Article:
After reviewing a text, or watching a movie or keenly analyzing a piece of art and taking notes, the next step is to identify the main problems or patterns that emerge from the notes.
While noting the important aspects, certain issues or points are bound to emerge and stand out.
The primary source is the book, film, or painting a student has been asked to write a critical essay about.
Here, students are always advised to be careful and note everything within the source for purposes of making their essay better.
If asked to write a particular book, film, or painting, students should read the book more than once, watch the film more than once, or look at the painting from different perspectives to understand the underlying themes.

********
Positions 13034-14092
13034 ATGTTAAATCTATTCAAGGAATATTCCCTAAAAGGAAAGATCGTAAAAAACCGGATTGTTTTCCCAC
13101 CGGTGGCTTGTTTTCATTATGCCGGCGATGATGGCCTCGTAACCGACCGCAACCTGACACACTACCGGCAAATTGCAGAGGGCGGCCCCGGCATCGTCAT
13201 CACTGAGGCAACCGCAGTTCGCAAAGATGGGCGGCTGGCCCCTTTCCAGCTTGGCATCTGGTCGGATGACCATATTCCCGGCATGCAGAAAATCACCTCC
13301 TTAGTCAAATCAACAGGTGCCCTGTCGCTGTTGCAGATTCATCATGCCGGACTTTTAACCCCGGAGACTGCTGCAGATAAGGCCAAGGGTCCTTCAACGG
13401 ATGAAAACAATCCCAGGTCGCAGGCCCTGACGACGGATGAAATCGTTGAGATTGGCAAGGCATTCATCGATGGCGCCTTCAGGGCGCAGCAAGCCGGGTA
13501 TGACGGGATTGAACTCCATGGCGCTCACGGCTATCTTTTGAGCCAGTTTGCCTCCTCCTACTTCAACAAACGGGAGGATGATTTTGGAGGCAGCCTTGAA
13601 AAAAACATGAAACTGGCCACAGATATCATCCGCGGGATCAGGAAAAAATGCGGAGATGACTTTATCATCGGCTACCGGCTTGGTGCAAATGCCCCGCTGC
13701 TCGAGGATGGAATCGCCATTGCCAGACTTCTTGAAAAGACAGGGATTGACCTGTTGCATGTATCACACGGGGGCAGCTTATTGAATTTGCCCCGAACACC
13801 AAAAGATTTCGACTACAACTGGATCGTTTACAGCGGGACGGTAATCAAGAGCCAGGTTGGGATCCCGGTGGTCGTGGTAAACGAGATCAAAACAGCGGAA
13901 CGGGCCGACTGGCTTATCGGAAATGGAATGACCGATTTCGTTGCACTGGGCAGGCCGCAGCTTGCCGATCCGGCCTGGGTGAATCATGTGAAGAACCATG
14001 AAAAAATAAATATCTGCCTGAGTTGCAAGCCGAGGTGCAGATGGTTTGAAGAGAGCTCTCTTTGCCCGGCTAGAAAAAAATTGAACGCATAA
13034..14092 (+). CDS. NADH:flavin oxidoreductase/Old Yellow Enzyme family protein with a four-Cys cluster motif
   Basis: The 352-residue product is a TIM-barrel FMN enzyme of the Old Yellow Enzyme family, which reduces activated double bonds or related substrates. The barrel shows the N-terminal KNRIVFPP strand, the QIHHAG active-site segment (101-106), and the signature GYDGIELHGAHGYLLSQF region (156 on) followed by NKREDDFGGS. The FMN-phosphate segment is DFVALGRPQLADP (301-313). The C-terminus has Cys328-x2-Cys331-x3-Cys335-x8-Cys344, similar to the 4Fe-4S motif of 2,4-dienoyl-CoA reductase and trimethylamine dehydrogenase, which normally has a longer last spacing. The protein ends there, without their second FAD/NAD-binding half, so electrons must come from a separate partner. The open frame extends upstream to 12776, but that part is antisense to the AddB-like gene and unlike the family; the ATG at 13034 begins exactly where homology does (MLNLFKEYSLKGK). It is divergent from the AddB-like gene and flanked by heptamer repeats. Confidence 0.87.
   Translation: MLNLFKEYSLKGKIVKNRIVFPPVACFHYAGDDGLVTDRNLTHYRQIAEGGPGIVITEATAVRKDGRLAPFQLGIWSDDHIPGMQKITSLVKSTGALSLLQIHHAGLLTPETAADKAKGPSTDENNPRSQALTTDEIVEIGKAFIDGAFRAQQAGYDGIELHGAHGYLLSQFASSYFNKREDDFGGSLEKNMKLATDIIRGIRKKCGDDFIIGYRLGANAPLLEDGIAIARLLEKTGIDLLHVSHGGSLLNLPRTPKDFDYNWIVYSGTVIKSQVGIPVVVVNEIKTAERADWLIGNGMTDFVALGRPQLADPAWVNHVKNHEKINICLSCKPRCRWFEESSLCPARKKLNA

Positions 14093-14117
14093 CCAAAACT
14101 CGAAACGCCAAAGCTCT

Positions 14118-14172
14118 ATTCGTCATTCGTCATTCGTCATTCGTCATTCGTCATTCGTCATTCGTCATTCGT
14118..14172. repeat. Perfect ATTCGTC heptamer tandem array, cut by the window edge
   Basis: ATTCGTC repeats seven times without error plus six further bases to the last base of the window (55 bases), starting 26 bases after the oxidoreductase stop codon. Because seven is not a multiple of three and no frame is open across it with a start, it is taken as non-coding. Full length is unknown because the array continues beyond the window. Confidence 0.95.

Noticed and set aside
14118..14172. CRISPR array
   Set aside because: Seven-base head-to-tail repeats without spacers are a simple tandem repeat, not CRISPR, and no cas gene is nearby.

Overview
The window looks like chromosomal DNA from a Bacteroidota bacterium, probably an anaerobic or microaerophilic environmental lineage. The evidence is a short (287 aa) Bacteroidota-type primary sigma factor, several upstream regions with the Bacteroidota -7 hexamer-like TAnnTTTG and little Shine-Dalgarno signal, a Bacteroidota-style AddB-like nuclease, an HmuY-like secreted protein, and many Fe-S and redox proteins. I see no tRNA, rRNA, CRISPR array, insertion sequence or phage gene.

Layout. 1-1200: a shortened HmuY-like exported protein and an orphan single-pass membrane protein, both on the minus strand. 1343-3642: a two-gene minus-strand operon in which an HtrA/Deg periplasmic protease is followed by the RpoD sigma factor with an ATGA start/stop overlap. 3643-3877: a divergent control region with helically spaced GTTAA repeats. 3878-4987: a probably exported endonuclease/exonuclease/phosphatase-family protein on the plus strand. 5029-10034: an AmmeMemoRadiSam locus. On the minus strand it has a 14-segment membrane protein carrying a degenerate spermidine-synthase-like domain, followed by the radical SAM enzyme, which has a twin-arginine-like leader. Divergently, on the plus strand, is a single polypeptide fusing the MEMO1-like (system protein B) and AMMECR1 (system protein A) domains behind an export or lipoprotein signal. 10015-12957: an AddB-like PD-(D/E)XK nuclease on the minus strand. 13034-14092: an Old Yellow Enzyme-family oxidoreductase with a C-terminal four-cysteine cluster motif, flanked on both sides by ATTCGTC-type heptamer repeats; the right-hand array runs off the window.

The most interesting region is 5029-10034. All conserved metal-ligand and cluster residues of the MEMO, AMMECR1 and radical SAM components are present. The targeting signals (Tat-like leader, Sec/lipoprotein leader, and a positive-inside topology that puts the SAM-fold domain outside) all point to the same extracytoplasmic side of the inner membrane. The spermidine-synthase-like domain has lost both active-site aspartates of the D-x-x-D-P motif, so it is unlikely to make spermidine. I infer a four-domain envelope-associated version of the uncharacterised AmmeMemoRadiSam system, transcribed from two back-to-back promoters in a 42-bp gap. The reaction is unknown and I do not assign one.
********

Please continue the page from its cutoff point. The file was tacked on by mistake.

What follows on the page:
Note taking is also vital to identifying the different patterns and problems within a text, film, or painting.
In some instances, students make the mistake of depending on their primary source to write their critical essay.
Unless otherwise specified by the instructor, it is always advisable to find other sources to help expand and increase the essay’s depth in content.
Below are some criterions for choosing the right secondary source: All essays follow a particular standard or format which includes an introduction, body, and a conclusion.
These parts must be included in an essay to be termed as complete.